Journal of Essential Oil Research (J ESSENT OIL RES)

Publisher: Taylor & Francis

Journal description

The Journal of Essential Oil Research (JEOR) is the major forum for the publication of essential oil research and analysis. Each issue includes studies performed on the chemical composition of some of the 20,000 aromatic plants known in the plant kingdom. JEOR is devoted entirely to all phases of research from every corner of the world by the experts in their field. JEOR can provide you with the information that you need to complete vital research projects. In a day and age of rapidly changing technology. JEOR can help keep you up to date on the latest discoveries.

Current impact factor: 0.82

Impact Factor Rankings

2015 Impact Factor Available summer 2015
2013 / 2014 Impact Factor 0.815
2012 Impact Factor 0.553
2011 Impact Factor 0.412
2010 Impact Factor 0.643
2009 Impact Factor 0.498
2008 Impact Factor 0.545
2007 Impact Factor 0.368
2006 Impact Factor 0.309
2005 Impact Factor 0.367
2004 Impact Factor 0.295
2003 Impact Factor 0.278
2002 Impact Factor 0.368

Impact factor over time

Impact factor

Additional details

5-year impact 0.65
Cited half-life 9.20
Immediacy index 0.11
Eigenfactor 0.00
Article influence 0.14
Website Journal of Essential Oil Research website
Other titles Journal of essential oil research (Online), JEOR
ISSN 1041-2905
OCLC 60625407
Material type Document, Periodical, Internet resource
Document type Internet Resource, Computer File, Journal / Magazine / Newspaper

Publisher details

Taylor & Francis

  • Pre-print
    • Author can archive a pre-print version
  • Post-print
    • Author can archive a post-print version
  • Conditions
    • Some individual journals may have policies prohibiting pre-print archiving
    • On author's personal website or departmental website immediately
    • On institutional repository or subject-based repository after either 12 months embargo
    • Publisher's version/PDF cannot be used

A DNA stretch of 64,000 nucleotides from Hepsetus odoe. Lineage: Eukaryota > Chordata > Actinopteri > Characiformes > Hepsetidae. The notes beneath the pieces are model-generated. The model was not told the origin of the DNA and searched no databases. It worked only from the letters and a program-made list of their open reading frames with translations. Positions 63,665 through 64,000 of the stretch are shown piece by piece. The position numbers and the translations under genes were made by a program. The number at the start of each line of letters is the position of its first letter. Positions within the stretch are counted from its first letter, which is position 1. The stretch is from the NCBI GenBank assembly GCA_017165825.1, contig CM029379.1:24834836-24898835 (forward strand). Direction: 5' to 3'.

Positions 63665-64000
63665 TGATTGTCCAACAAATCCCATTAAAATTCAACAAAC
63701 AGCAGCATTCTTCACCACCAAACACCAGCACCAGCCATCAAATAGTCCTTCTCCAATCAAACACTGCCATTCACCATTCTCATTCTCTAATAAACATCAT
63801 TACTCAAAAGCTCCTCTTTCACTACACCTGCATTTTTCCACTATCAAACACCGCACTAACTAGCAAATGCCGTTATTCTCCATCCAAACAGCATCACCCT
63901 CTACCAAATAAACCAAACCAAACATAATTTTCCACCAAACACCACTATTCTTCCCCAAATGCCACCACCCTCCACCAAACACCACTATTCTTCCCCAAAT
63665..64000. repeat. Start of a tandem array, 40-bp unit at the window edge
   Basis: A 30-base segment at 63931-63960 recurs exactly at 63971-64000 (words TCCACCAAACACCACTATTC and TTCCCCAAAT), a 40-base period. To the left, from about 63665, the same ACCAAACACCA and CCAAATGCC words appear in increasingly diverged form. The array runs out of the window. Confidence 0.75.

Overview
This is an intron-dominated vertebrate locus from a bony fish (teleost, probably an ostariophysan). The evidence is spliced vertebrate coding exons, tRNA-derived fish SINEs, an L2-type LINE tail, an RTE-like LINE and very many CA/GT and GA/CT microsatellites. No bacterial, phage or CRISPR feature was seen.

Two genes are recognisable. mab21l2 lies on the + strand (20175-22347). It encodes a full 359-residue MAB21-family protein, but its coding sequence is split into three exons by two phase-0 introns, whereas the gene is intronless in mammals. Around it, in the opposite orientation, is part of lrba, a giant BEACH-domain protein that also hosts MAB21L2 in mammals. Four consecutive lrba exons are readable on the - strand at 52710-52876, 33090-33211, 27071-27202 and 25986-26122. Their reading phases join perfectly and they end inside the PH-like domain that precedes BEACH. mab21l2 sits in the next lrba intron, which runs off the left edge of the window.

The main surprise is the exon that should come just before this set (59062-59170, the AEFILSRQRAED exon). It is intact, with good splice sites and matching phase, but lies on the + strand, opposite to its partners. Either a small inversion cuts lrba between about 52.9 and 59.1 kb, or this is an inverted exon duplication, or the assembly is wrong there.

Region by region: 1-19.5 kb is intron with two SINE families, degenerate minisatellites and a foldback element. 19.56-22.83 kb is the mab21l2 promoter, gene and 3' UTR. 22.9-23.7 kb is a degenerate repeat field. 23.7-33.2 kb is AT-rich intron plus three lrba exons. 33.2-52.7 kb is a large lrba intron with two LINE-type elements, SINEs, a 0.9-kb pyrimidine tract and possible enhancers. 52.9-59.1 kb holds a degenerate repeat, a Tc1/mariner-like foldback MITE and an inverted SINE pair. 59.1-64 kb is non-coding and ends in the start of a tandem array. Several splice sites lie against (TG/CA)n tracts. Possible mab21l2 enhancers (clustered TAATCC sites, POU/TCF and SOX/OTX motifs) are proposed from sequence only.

• On a non-profit server
    • Published source must be acknowledged
    • Must link to publisher version
    • Set statements to accompany deposits (see policy)
    • The publisher will deposit in on behalf of authors to a designated institutional repository including PubMed Central, where a deposit agreement exists with the repository
    • STM: Science, Technology and Medicine
    • Publisher last contacted on 25/03/2014
    • This policy is an exception to the default policies of 'Taylor & Francis'
  • Classification
    ​ green

Publications in this journal

  • [Show abstract] [Hide abstract]
    ABSTRACT: An investigation was carried out in order to estimate the biochemical changes occurring in bitter orange (Citrus aurantium L.) leaves in response to melatonin (MEL), gibberellic acid (GA) and salicylic acid (SA) treatments. We examined the effect of MEL, GA and SA on the essential oil (EO), the total phenolic (TPC) and total flavonoid content (TFC), and the antioxidant activity of bitter orange leaves from 1-year-old plants. 15 μMMEL, 1 mMSA and 1.44 mMGA increased the total leaf phenolic and flavonoid content and enhanced FRAP and DPPH activity of leaf methanolic extracts. Salicylic acid and GA promoted the leaf essential oil content and affected significantly the concentration of limonene, linalool and linalyl acetate.
    Journal of Essential Oil Research 07/2015; DOI:10.1080/10412905.2015.1064485
  • [Show abstract] [Hide abstract]
    ABSTRACT: The seasonal variation of essential oil composition of aerial parts and roots of Artemisia absinthium L. has been investigated. It was obtained from individuals growing wild in Teruel (Spain) by means of hydrodistillation (aerial parts) or simultaneous distillation extraction (roots), and analyzed by GC/MS and GC/FID. Results showed a predominance of oxygenated monoterpenes (81.4-89.1%) in aerial parts; mainly (Z)-epoxyocimene (49.3-71.5%), (Z)-chrysanthemyl acetate (7.6-18%) and linalool (0.7-10.4%). In spite of the high intrapopulational variability, significant variations were observed for these three compounds. Root essential oil composition showed a high amount of hydrocarbon monoterpenes (43.8-55.1%) and monoterpenic esters (36.6-41.5%) with a noticeable seasonal stability except for some allelopathic oxygenated monoterpenes. As A. absinthium is a typical invasive species, knowing the seasonal variations of these compounds may be a first step to study their release in soil as a source for natural herbicides.